John 14:13-14, continued
Last week, we began a study on the references to prayer in the Last Discourse of Jesus in the Gospel of John (13:31-16:33). The first such references are the twin sayings of 14:13-14. There are two aspects of these sayings which need to be examined further: (1) the relationship between God the Father and Jesus (the Son), and (2) the precise meaning and significance of prayer “in Jesus’ name”.
Before embarking on a study of these aspects, it is worth surveying the basic outline and focus of these sayings, as they fit a basic pattern. Similar sayings occur elsewhere in the Last Discourse; we shall examine these in turn, but let us begin by citing them here (alongside the dual-saying in 14:13-14):
“any(thing) that you would request in my name, this I will do…
if you would request any(thing of) me in my name, I will do (it)” [14:13-14]
“any(thing) that you would request (of) the Father in my name, he shall give to you” (15:16)
“any(thing) that you would request (of) the Father in my name, he will give (it) to you” (16:23)
(cf. also 14:26)
There are two formal components to these sayings: (a) the promise that the request made by Jesus’ disciples will be answered, and (b) that the request is made “in Jesus’ name”. Each of these components is attested elsewhere in the Gospel Tradition, and in themselves are not unique to the Gospel of John; it is the specific combination that is distinctive of the sayings in the Last Discourse.
- “whatever you would wish (for), request (it) and it shall come to be (so) for you” (15:7)
- “(make a) request, and you will receive” (16:24)
There is a Synoptic parallel for the latter, which has an extremely simple, proverbial character, typical of many of Jesus’ sayings:
“and all (thing)s, whatever you would request in speaking out toward (God) [i.e. in prayer], (if you are) trusting, you will receive.”
In Matt 18:19, there is a different saying which also relates to the Johannine sayings (above):
“if two of you should give voice together [i.e., speak in agreement] upon earth about any deed, that which they would request, it will come to be (so) for them (from) alongside my Father in the heavens.”
The second component (b) of the saying-form (noted above) also has Synoptic parallels. Note, in particular, the saying in Matt 18:20, and its conjunction with the earlier prayer-saying in v. 19:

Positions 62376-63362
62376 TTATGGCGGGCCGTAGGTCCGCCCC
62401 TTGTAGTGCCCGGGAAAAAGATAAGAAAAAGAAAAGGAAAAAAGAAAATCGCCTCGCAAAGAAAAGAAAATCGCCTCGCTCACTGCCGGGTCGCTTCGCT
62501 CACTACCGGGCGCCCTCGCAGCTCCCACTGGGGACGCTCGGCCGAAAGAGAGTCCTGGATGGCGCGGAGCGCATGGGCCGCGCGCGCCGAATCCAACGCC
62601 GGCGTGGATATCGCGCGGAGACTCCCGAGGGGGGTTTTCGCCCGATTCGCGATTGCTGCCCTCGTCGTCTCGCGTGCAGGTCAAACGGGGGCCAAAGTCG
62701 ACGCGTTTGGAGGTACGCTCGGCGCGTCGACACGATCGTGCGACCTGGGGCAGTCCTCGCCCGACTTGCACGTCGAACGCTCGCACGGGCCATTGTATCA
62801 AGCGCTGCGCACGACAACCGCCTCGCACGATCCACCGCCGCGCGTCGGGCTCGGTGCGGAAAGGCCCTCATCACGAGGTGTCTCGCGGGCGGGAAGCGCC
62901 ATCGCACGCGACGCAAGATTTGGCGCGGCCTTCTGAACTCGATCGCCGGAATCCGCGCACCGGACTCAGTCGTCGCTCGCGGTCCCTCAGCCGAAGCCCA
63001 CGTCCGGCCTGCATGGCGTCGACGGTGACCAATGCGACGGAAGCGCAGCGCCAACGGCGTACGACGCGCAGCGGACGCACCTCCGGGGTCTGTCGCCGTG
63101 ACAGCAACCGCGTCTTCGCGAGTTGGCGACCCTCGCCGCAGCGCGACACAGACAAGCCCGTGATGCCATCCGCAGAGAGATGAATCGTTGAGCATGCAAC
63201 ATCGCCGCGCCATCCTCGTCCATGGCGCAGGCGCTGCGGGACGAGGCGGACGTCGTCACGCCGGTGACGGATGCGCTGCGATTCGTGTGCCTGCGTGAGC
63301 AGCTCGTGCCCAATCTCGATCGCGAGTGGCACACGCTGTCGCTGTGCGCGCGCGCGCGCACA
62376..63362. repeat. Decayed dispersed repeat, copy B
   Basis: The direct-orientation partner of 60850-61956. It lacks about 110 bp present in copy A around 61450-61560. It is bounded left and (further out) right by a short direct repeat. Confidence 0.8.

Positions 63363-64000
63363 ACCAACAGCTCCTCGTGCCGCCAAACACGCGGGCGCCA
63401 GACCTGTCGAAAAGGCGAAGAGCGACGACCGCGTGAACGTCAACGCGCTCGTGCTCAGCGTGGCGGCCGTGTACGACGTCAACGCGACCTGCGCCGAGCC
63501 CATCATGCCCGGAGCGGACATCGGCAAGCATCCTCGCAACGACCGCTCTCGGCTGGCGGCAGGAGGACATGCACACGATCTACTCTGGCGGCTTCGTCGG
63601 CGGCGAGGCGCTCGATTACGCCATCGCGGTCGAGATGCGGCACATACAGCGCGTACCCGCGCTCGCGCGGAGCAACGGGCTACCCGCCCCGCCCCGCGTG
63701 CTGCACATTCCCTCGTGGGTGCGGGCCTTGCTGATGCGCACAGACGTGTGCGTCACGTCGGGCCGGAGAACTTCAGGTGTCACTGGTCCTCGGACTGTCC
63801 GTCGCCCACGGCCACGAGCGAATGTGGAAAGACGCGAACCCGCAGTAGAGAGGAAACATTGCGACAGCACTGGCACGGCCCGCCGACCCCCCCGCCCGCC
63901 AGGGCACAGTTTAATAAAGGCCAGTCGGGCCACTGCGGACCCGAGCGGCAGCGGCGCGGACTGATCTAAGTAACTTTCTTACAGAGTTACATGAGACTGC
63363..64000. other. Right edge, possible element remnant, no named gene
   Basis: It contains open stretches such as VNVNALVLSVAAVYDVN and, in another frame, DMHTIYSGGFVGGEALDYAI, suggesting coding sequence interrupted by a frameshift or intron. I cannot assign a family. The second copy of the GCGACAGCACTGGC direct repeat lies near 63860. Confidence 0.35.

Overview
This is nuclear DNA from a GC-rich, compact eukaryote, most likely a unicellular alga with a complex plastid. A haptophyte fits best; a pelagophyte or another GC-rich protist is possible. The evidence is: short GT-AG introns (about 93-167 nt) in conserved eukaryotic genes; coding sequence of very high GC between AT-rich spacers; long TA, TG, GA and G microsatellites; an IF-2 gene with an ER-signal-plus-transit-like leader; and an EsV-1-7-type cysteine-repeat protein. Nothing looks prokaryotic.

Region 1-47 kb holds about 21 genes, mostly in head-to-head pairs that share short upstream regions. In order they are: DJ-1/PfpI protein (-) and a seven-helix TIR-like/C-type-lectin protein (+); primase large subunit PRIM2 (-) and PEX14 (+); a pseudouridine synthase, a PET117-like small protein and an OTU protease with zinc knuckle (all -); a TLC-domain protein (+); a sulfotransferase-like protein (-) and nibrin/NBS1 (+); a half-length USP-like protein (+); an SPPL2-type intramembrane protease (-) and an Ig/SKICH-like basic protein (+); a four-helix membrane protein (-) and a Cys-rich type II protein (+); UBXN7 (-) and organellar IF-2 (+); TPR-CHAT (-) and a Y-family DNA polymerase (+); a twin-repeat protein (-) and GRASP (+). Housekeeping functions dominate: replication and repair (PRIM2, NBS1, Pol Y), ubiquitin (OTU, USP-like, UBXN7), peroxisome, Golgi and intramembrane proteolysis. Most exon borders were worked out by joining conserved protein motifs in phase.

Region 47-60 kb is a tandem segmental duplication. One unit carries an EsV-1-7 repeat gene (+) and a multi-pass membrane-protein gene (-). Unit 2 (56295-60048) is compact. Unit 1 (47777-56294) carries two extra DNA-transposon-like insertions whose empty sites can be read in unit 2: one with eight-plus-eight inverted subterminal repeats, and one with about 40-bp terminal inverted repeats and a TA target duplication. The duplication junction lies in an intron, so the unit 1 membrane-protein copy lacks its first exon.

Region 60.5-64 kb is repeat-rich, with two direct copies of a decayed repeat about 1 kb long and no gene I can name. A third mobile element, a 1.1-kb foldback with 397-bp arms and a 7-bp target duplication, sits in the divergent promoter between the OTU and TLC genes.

“For (the place in) which two or three have been brought together in my name, there I am in the middle of them.”
There are other references to Jesus’ disciples speaking and acting “in his name” —Mk 9:37-39 par; Matt 7:22; Lk 6:22; cf. also Mk 13:6 par, and the commissioning-traditions in Lk 24:47; Matt 28:19; [Mk 16:17]. In the Gospel of John, outside of the Last Discourse, the emphasis is on Jesus (the Son) acting in the name of the Father; however, cf. the confessional statements in 1:12; 2:23; 3:18; 20:31 which record the principal early Christian (and Johannine) understanding of trust in Jesus defined as being “in his name”.
Turning again to the twin sayings in Jn 14:13-14, there is an interesting point of difference when compared with the sayings in 15:16 and 16:23. In Jn 14:13-14, prayer is apparently being made to Jesus, and it is he who acts in response to the request; by contrast, in the other two sayings, prayer is directed to the Father, who is the one answering. This seeming inconsistency has troubled commentators at times, and doubtless explains why some manuscripts of 14:13 specify “the Father” as the one to whom the request should be made. However, the interchangeability of roles is of fundamental importance to the Johannine theology, with its unique emphasis on the relationship between Father and Son—especially the key theme that the Son (Jesus) follows the example (and instruction) of his Father, in all that he says and does. Put another way, as the Son, Jesus possesses the same authority and divine/creative power that belongs to the Father; thus, he is able to fill the Father’s role, for example, as the one who hears and responds to prayer.
The same interchangeability is seen in the passages of the Last Discourse that refer to the sending of the Spirit/Paraclete; these will be discussed in an upcoming study. Moreover, this tendency is not limited to the Johannine tradition, but, instead, reflects the early Christology, as it developed among the first generation(s) of believers. As a simple example, the title ku/rio$ (“Lord”), as a divine title, could be applied equally to God the Father (YHWH) and to Jesus; we see evidence of this all throughout the New Testament. Similarly, in the Pauline letters, the (Holy) Spirit can be called the “Spirit of God” and the “Spirit of [Jesus] Christ”, interchangeably; this is very much like the situation in the Johannine writings, and can be seen elsewhere in the New Testament as well.
The context of 14:13-14, in which Jesus (the Son) is the one who hears and answers prayer, implies the exaltation of Jesus, and his place alongside God the Father in heaven. And, indeed, it is the departure of the Son, back to the Father, that is the central theme of the discourse-segment of 14:1-14 (cf. the previous study). From his place at the “right hand” of God, the Son acts in the Father’s place, with His authority. In certain lines of early Christian tradition, we find the specific idea of Jesus making intercession for believers to the Father (e.g., Rom 8:34; Heb 9:24; 1 John 2:1). This relates to the motif of Jesus as a high priest (cf. Part 9 of the series “Yeshua the Anointed”), and assumes his place in heaven, i.e., the heavenly sanctuary, in the presence of God Himself. In any case, the prayer saying in Jn 14:26 alludes to intercession, and includes the role of both Father and Son in responding to believers’ prayer.
In next week’s study, we will look in detail at the second main aspect noted above—that is, the precise meaning and significance of the prayer-request being made in Jesus’ name.